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Published on: 20/09/2023

Covers of 2 new Agenda for Change publications on systems strengthening and systems change

This news item is largely based on two blog posts published on the Agenda for Change News and Updates page.

Established in May 2015, Agenda for Change is a collaboration of 14 like-minded organisations that have adopted a set of common principles and approaches. Its members work collectively to advocate for, and support national and local governments in, strengthening their water, sanitation, and hygiene (WASH) systems. Agenda for Change recently added two new resources to its systems library. Both are available in English, French and Spanish.

Priority conditions for institutionalising systems strengthening

Institutionalising water, sanitation, and hygiene (WASH) systems strengthening is a long-term process that varies between organisations based on the scale of their operations as well as their priorities, funding, and focus areas. A new think piece distils learnings from Agenda for Change members' ongoing processes. It details six priority conditions organisations should focus on creating when institutionalising the approach and highlights common milestones. These six conditions are: (i) organisation-wide buy-in and support; (ii) tailored approaches; (iii) supporting and leveraging partnerships; (iv) upskilling and training; (v) modifying monitoring and learning processes; and (vi) securing sufficient unearmarked and long-term funding.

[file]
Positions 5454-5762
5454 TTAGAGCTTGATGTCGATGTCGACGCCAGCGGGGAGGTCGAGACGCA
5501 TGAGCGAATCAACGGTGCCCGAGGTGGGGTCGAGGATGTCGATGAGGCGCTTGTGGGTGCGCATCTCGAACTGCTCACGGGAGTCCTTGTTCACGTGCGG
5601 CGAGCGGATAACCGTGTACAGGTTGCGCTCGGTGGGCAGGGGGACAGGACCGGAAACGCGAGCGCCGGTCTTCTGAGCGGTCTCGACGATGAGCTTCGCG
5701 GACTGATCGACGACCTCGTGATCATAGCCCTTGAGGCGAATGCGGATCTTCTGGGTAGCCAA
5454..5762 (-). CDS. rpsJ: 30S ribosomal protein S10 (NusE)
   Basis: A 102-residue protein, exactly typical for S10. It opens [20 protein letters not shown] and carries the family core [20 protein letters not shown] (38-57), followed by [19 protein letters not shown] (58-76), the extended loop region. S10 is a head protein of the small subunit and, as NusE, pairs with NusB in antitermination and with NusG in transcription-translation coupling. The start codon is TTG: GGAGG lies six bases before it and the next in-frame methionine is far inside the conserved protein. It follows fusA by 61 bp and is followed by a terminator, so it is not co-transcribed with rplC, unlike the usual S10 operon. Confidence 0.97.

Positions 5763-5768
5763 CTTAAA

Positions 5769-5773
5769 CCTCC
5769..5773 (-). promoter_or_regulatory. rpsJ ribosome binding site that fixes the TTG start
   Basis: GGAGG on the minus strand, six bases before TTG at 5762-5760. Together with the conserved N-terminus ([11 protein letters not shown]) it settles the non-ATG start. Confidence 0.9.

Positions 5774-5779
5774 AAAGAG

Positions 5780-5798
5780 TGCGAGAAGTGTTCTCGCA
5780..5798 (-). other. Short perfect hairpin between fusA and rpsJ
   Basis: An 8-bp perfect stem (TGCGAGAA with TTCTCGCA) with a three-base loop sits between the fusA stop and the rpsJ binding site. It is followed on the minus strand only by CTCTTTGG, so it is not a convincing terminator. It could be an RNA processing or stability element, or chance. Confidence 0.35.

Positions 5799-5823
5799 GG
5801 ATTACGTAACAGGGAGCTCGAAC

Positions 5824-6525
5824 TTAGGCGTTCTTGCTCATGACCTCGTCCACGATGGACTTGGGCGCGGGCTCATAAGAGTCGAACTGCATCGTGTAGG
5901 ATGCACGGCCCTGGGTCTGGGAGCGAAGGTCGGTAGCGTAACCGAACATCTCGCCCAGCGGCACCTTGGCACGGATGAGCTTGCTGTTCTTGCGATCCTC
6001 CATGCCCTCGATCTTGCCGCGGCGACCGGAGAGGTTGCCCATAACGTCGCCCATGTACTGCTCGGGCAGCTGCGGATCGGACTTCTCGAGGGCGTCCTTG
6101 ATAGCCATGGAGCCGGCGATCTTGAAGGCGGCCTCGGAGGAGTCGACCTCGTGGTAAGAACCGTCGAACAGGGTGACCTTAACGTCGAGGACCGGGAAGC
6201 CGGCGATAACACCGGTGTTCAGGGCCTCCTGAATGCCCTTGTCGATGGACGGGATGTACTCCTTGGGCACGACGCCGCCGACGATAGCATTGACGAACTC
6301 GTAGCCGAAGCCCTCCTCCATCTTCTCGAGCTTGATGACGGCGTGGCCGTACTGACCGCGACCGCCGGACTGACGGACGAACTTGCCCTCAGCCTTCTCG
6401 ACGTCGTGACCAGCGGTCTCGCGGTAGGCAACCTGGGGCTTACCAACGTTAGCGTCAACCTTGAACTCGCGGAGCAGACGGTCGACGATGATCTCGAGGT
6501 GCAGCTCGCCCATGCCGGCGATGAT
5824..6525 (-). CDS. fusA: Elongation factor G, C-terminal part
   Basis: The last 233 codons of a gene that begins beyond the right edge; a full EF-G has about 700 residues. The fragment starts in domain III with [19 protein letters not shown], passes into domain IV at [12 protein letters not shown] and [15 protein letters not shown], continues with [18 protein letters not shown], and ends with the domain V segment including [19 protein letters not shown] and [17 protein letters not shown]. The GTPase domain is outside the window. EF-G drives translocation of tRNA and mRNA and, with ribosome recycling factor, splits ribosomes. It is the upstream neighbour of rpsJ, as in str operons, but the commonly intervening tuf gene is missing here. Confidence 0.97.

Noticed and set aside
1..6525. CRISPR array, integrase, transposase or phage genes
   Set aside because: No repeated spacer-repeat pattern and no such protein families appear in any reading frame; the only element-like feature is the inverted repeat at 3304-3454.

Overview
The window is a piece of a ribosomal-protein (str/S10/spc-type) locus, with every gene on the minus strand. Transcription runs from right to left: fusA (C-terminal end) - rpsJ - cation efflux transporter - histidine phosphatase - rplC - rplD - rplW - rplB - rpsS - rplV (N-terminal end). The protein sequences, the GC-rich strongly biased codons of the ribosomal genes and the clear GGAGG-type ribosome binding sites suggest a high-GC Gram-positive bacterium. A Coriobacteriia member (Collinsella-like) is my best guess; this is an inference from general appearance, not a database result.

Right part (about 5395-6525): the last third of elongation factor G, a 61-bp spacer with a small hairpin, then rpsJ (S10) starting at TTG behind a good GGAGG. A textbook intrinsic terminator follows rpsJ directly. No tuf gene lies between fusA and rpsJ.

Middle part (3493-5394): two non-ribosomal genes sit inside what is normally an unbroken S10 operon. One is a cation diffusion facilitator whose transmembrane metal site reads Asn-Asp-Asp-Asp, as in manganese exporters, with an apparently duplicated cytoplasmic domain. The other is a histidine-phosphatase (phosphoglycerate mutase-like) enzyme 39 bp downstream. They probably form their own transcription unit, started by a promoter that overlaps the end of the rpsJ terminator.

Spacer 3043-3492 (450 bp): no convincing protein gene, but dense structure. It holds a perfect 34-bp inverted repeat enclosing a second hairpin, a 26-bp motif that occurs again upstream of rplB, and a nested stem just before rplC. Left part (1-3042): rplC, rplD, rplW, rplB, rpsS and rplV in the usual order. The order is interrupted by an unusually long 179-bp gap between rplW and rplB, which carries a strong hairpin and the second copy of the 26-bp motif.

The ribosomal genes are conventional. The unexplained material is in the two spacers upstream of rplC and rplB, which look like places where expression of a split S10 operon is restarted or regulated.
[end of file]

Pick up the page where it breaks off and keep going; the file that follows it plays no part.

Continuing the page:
Stories of systems change

Achieving national level systems change is usually the result of years of collaborative engagement and advocacy by like-minded people and organisations, using a variety of tactics and soft skills and putting in time and effort to bring it about. A second Agenda for Change paper documents five stories of change from Cambodia, Ethiopia, Honduras, Malawi, and Uganda based on interviews with a change maker from each country.

Each story provides a personal account of what happened, challenges encountered along the way, and the tactics, soft skills and resourcing that helped to achieve it.

Three of the five national-level systems changes achieved are about developing and implementing water, sanitation, and hygiene (WASH) policy documents: a climate-resilient finance strategy in Malawi, revising the national sector plan for achieving universal access to WASH by 2030 in Honduras, and harmonising data collection for WASH in Uganda. The other two changes refer first and foremost to a shift in mindsets, namely a clear sector commitment to achieving Open Defecation Free provinces in Cambodia and to popularising systems change concepts in partnership with a national sector training institute in Ethiopia.

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